View from the Restaurant
We saw this funny vessel on the Parking lot and it made us laugh: yes, the yellow car is attached to the immense camping car...
Ano Nuevo State Park
The Higlight of our week-end: a fantasic tour of 2 hours to watch from a very close distance very funny looking animals: the Northern Elephants Sea Lions.
Our docent (the US version of guide) was excellent, informative and just enthousiastic enough. I can't stand guides that keep saying "awesome" (the main adjective in American language apparently from what I hear all the times in bus & streets) and "so cool" every 10 secondes... and these were not part of her vocabulary!
DESCRIPTION: Elephant seals are well named because their large noses resemble an elephant's trunk. Males begin developing this enlarged nose, or proboscis, at sexual maturity (about three to five years), and it is fully developed after seven to nine years. Adult males may grow to over 13 feet (4 m) in length and weigh up to 4,500 pounds (2,000 kg). The females are much smaller at 10 feet (3 m) in length and 1,500 pounds (600 kg). The northern elephant seal is the second largest seal in the world, after the southern elephant seal.
RANGE/HABITAT: Northern elephant seals are found in the North Pacific, from Baja California, Mexico to the Gulf of Alaska and Aleutian Islands. During the breeding season, they live on beaches on offshore islands and a few remote spots on the mainland. The rest of the year, except for molting (la mue) periods, the elephant seal lives well off shore (up to 5,000 miles, or 8,000 km), commonly descending to over 5,000 feet (1,524 m!!!) below the ocean's surface, able to hold its breath for up to 1 hour!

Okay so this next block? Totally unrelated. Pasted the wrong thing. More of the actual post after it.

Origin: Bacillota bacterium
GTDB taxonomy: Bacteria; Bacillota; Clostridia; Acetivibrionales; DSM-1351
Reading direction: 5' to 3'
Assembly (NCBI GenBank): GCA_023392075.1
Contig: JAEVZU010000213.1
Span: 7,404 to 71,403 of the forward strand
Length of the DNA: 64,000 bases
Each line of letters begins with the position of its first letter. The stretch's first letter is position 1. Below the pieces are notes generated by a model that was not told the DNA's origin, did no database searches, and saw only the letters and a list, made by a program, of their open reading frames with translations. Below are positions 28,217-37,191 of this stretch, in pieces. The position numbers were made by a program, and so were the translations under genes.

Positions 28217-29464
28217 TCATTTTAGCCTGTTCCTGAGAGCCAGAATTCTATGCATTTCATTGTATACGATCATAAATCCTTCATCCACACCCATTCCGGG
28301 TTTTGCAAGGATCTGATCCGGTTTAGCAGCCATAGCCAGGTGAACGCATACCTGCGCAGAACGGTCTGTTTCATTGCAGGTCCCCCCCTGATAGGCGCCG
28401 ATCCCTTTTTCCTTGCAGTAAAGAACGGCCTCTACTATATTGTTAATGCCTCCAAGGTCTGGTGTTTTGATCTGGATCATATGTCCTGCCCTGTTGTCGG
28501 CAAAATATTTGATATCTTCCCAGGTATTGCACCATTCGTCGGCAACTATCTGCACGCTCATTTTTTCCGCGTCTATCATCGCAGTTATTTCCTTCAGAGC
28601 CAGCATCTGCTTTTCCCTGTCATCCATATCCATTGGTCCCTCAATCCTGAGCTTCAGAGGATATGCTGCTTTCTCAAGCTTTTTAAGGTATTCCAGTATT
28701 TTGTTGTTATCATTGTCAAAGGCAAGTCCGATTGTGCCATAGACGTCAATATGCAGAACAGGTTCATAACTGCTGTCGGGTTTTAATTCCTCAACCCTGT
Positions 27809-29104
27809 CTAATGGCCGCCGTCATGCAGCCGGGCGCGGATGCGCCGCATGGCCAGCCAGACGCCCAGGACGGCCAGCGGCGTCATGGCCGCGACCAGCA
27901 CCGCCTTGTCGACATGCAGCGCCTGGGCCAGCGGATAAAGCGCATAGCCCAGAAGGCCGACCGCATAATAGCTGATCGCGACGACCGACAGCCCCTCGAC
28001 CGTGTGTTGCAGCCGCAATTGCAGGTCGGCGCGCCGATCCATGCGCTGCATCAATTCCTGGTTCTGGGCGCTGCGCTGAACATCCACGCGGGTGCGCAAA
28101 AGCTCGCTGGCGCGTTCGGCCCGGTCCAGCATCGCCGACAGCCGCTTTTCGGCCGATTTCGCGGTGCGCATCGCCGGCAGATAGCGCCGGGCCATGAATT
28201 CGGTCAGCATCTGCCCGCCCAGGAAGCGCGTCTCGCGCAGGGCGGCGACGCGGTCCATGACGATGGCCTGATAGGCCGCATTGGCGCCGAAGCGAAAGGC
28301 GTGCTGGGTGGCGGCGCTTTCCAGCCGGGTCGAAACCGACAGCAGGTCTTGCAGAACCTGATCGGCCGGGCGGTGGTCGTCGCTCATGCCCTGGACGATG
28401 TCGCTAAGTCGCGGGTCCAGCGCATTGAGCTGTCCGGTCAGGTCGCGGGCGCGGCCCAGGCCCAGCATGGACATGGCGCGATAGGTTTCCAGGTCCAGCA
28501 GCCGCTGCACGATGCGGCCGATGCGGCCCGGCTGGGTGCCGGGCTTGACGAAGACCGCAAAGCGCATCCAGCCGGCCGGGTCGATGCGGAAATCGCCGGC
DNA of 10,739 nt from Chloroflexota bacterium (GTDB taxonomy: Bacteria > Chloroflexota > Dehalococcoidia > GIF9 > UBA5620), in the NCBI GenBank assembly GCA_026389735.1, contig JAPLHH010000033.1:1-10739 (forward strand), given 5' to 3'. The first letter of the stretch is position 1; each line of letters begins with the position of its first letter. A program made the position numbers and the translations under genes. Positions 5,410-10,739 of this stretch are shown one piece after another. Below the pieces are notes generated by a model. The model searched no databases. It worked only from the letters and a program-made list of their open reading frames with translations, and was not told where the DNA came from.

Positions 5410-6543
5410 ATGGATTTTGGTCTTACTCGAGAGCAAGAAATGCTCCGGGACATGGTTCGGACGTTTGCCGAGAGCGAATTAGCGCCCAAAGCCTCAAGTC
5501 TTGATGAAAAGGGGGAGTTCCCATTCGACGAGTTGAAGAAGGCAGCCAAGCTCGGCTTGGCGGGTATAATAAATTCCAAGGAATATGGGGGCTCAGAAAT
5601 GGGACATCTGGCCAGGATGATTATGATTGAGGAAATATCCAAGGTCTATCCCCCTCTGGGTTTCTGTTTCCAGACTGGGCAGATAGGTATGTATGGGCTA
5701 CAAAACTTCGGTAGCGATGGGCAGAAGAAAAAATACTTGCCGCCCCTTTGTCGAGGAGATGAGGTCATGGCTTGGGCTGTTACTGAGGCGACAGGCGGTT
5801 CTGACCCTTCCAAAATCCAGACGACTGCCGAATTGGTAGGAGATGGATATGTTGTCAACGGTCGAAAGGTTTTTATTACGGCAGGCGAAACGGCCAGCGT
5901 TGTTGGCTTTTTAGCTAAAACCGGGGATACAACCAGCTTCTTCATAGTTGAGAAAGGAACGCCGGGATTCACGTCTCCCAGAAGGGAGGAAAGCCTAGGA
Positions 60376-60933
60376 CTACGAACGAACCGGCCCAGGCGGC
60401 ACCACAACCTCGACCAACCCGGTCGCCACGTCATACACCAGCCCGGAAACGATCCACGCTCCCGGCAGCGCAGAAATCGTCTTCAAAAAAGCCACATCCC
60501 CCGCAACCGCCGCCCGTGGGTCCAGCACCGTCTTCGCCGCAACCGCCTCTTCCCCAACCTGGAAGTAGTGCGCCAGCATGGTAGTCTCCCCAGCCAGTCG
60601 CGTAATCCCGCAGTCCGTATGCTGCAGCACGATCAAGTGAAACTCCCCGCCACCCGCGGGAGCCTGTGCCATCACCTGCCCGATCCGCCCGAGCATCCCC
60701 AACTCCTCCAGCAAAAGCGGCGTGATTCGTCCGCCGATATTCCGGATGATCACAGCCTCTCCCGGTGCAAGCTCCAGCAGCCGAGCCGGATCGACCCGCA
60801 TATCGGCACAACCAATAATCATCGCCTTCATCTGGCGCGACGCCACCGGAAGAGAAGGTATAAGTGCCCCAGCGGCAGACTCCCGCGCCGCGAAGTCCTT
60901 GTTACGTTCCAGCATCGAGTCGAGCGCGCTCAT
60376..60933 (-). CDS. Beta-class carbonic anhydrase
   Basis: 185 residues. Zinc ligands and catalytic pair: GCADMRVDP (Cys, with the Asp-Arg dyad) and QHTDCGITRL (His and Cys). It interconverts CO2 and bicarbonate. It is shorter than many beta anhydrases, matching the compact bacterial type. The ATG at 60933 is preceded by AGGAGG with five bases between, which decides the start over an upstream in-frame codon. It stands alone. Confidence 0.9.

Sea lions have the ability to regulate their own body temperature. They can often be seen floating with one flipper out of the water. The reason for this is because the capillaries are close to the surface of the skin and can catch sunbeams to warm their body. To cool down, they put their flipper into the water then raise it back up into the air which cools them off during the evaporation process. This process is called thermoregulation.
On our way back we stopped for a sandy pique-nique and a lovely walk on the Beach.
Later, we visited the so-called Historical village of Pescadero where the local grocery seems to produce very fine food indeed.... (to be fair everything looked really nice but we were quite amazed by the name of this wine!)